West Virginia treasurer stands athwart ESG, yelling 'stop'

BY SourceMedia | MUNICIPAL | 06/29/22 01:07 PM EDT By Chip Barnett

When it comes to investing along environmental, social and governance principles, West Virginia?s Treasurer Riley Moore has two words for it ? ?coercive capitalism.?

Moore said he has been standing behind the state's coal, oil and natural gas industries, which play a major role in the state's economy, since the day he's been elected.

Moore, a Republican, was elected in 2020, unseating six-term Democratic incumbent John Perdue. The treasurer is responsible primarily for overseeing the cash management of West Virginia?s government.
"Last year in May, I started a 15-state coalition and we sent a letter out to the Biden administration, which we believe was using coercive tactics to pressure financial institutions into cutting off capital into the fossil fuel industry or redirecting capital away from it in terms of investment,? he said in an interview Friday.

?That was a warning shot and we followed that up with action. In November 2021, we sent a letter from that 15-state coalition stating that we were going to reform our banking contracts ? the essence of which says that if [financial institutions] cannot certify you are not boycotting the fossil fuel industry, then you are going to have an issue in being able to contract with the various states that signed onto that letter.?

What Moore calls "coercive capitalism" is what financial firms say is a consideration of ESG issues driven by both a market-driven response to investor demand and their fiduciary duty to weigh risks from factors like climate change in handling investors' money.

Moore promises to do his utmost to keep such trends from impacting West Virginia.

He said his office sent notices to six financial institutions earlier this month informing them they could be placed on the state?s "Restricted Financial Institution List" after his office made an initial determination that the institutions appear to be engaged in boycotts of fossil fuel companies. The firms, which were not named, have a 30-day grace period to respond to an action that echoes recent efforts in Texas.

Senate Bill 262 authorized the State Treasury to create the list, which will consist of financial institutions that have publicly stated they will refuse, terminate or limit doing business with coal, oil or natural gas companies without a reasonable business purpose.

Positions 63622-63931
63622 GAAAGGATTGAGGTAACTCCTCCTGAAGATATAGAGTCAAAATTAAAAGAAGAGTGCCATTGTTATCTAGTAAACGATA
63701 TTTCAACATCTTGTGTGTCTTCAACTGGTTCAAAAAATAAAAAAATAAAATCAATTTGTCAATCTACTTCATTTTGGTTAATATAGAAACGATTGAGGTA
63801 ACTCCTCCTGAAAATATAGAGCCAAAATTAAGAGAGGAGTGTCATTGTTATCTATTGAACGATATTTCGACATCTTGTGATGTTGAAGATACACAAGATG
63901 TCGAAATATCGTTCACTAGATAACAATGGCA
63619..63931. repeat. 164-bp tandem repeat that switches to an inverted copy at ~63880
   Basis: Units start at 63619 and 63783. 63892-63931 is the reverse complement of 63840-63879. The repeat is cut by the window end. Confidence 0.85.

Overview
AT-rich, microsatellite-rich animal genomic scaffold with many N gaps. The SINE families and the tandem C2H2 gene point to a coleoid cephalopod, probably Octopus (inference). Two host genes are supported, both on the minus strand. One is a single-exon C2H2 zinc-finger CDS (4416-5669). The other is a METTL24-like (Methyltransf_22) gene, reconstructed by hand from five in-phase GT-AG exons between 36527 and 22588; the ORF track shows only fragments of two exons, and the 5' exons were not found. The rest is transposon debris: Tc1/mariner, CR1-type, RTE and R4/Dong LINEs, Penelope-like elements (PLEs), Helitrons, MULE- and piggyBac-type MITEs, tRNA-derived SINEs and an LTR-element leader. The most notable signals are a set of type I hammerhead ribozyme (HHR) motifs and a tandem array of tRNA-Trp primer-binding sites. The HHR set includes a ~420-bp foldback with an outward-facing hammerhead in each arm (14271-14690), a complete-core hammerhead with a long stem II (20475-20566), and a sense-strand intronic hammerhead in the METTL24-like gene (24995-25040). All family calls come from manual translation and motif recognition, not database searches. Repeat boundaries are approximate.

The treasurer may exclude banks on the list from eligibility for contracts for state banking services.

As part of the initial evaluation, the Treasurer's office reviewed public statements from financial companies that could do business with the state through existing banking contract authority. The law also authorizes the Treasurer to require financial institutions to certify they will not engage in a boycott of energy companies in order to bid on or secure a future banking contract. The treasurer has the authority to exclude banks on the list from contracts for state banking services.

?At the beginning of this year, I dropped BlackRock (BLK) from the West Virginia Treasury,? Moore said. ?We no longer do business with them."

It's part of a larger goal, he said.

?My goal in doing this is to protect our industries and our jobs and our economy ? our way of life here,? he said. ?We see a very clear conflict of interest in handing money over to a financial institution that is trying to, at the same time, diminish our funds. For instance, we receive hundreds of millions of dollars from severance taxes from the coal as gas industries. To hand those dollars over to a financial institution that is trying at the same time to diminish those funds through activities where they?re moving capital away from them or they have a prohibition on lending to those institutions ? we?re not going to pay them to destroy us. That just doesn?t make any sense.?